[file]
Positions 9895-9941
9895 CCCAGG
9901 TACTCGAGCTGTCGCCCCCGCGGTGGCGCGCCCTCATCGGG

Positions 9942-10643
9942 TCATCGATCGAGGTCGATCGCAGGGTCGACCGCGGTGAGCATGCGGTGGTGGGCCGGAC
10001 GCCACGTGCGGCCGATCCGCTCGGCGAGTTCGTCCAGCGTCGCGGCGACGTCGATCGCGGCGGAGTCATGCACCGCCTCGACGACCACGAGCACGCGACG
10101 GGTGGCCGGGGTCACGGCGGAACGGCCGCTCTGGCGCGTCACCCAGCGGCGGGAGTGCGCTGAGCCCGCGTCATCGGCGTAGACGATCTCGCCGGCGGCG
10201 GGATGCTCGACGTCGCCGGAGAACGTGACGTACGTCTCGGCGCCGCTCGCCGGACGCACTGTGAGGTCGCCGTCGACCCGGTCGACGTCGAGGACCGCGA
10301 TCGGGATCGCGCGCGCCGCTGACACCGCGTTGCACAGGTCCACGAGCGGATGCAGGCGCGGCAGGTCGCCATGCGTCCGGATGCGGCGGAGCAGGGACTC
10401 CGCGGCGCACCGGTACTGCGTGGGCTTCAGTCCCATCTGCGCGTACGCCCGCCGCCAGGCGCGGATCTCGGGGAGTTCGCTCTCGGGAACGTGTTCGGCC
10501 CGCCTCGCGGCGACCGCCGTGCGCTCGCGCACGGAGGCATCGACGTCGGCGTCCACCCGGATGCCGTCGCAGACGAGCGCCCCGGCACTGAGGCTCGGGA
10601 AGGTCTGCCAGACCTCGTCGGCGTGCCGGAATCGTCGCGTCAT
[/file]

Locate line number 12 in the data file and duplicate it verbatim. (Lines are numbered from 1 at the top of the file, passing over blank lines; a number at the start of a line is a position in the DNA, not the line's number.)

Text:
10601 AGGTCTGCCAGACCTCGTCGGCGTGCCGGAATCGTCGCGTCAT